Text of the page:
To the Editor: Drs. Scott and Borenstein argue that Social Security disability caseloads reflect far more than Social Security policy. Indeed, this is something we argued in our commentary when we posited that one potential explanation for rising disability as a result of mental illness could be the shift from manufacturing toward service-sector employment, which may place those with mental illness at a particular disadvantage in the labor market. There are many reasons caseloads change. However, we think it is important to recognize—more explicitly than prior authors—the role of policies that do affect caseloads. For example, the stringent Continuing Disability Review policies of the early 1980s led to the disproportionate termination of disability cases among individuals with mental illness (1). Furthermore, the evidence we presented of increased homelessness and eviction among former welfare recipients who were unsuccessful Social Security Income applicants (compared with successful applicants and nonapplicants) suggests that award policy is highly salient, since it may be applied in ways that exclude individuals for whom disability benefits are appropriate.
Drs. Scott and Borenstein argue that it would be more appropriate to identify health care funding mechanisms that would allow the extended treatment necessary to maintain work function in people with mental disorders. We, along with others, welcome the recent federal parity legislation that brings this goal closer. However, even with high-quality treatment, individuals with mental illness can and often do suffer disabling relapses or changes in their condition. Current eligibility policy and program rules do not recognize the episodic nature of mental illness. Drs. Scott and Borenstein also call for clarification of the appropriate workplace and treatment supports that can help contribute to more stable work among individuals with mental illness. There is strong evidence for the efficacy of supported work for individuals with psychiatric illness (2).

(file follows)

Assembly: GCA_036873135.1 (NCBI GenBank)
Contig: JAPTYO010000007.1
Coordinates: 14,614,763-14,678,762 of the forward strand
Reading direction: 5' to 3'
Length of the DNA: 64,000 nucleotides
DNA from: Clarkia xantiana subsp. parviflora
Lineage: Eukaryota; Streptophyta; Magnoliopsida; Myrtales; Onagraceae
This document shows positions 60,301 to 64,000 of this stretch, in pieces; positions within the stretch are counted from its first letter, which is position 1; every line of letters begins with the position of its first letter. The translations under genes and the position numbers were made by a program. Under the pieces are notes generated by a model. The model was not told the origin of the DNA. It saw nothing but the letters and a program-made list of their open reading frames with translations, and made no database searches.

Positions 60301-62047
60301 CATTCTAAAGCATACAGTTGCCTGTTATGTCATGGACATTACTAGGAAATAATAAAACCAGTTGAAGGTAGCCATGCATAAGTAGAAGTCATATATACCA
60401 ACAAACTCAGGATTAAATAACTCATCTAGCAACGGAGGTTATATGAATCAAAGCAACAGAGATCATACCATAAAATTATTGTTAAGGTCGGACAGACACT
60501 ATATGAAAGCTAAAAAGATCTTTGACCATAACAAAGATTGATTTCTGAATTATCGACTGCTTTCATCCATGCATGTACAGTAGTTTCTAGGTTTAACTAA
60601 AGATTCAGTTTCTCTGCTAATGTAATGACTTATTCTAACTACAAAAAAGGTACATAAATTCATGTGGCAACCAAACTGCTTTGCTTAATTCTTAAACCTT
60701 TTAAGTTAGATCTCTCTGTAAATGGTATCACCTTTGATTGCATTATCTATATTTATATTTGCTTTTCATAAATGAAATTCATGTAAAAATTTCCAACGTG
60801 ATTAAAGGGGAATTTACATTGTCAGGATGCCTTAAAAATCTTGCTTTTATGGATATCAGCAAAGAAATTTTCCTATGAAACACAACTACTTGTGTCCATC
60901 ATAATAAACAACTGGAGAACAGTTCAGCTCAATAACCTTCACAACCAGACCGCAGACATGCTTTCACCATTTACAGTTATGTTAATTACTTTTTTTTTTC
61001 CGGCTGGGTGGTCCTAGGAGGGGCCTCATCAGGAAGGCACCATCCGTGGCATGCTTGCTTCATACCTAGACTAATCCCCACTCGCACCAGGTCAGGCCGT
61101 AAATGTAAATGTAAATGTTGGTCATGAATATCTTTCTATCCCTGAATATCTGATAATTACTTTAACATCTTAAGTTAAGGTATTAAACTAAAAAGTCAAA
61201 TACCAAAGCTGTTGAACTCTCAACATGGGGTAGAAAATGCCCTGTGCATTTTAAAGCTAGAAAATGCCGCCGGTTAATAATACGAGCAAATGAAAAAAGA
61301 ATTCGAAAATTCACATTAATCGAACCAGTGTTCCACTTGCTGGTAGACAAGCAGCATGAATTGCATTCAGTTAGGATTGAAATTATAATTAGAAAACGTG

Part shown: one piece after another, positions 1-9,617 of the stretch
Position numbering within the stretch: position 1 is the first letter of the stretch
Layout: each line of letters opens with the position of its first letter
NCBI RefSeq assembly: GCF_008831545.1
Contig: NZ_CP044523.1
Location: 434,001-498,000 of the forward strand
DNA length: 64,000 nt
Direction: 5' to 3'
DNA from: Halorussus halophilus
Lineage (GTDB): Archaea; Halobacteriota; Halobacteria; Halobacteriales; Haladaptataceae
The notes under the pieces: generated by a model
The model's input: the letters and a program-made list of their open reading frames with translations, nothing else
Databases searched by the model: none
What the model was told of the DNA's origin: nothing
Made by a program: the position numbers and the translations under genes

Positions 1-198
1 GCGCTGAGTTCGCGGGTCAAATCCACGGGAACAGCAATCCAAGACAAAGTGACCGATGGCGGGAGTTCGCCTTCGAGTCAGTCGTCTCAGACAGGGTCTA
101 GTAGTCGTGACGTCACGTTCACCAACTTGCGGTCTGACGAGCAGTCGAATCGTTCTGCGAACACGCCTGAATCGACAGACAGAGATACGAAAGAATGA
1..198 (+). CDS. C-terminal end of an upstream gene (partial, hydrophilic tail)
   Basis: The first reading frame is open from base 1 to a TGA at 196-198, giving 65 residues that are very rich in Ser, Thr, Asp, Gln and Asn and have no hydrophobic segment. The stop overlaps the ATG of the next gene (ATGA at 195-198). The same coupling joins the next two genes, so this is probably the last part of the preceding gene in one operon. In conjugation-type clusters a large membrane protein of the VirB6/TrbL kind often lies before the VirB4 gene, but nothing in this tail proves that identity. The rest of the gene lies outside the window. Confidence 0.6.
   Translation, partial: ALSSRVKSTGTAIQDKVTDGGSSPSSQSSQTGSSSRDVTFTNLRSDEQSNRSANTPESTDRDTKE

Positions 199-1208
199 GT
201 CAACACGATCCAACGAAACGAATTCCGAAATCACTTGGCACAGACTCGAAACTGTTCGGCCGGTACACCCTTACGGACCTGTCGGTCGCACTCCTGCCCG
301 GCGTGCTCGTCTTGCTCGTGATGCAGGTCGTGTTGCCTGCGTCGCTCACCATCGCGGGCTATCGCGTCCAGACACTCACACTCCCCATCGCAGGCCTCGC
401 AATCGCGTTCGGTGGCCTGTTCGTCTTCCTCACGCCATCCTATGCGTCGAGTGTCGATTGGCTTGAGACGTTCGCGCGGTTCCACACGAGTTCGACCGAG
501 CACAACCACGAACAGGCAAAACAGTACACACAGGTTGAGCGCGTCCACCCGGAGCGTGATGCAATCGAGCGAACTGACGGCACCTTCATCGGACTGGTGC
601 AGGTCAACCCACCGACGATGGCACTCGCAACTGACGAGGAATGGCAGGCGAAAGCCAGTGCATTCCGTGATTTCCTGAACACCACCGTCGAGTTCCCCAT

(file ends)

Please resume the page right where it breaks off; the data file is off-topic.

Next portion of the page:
Our commentary raised four questions regarding policy research and practice. First, for mental and substance use disorders, are the criteria for eligibility into income support programs we reviewed too stringent, too lax, or both? Second, are current mechanisms to prevent moral hazard in each program appropriate? Third, what are the mechanisms driving the rising caseload for mental disorders in each program over time? Finally, how might supported work or partial work waivers be used to help address disruptions to work that are unique to mental illness? In this final case, evidence from a randomized experiment would be invaluable for future program design.
1.Goldman HH, Gattozzi AA: Murder in the Cathedral revisited: President Reagan and the mentally disabled. Hosp Comm Psychiatry 1988; 39:505–509
2.Drake RE, Skinner JS, Bond GR, Goldman HH: Social Security and mental illness: reducing disability with supported employment. Health Affairs 2009; 28:761–770
The authors’ disclosures accompany the original commentary.
This letter (doi: 10.1176/appi.ajp.2009.09050648r) was accepted for publication in June 2009.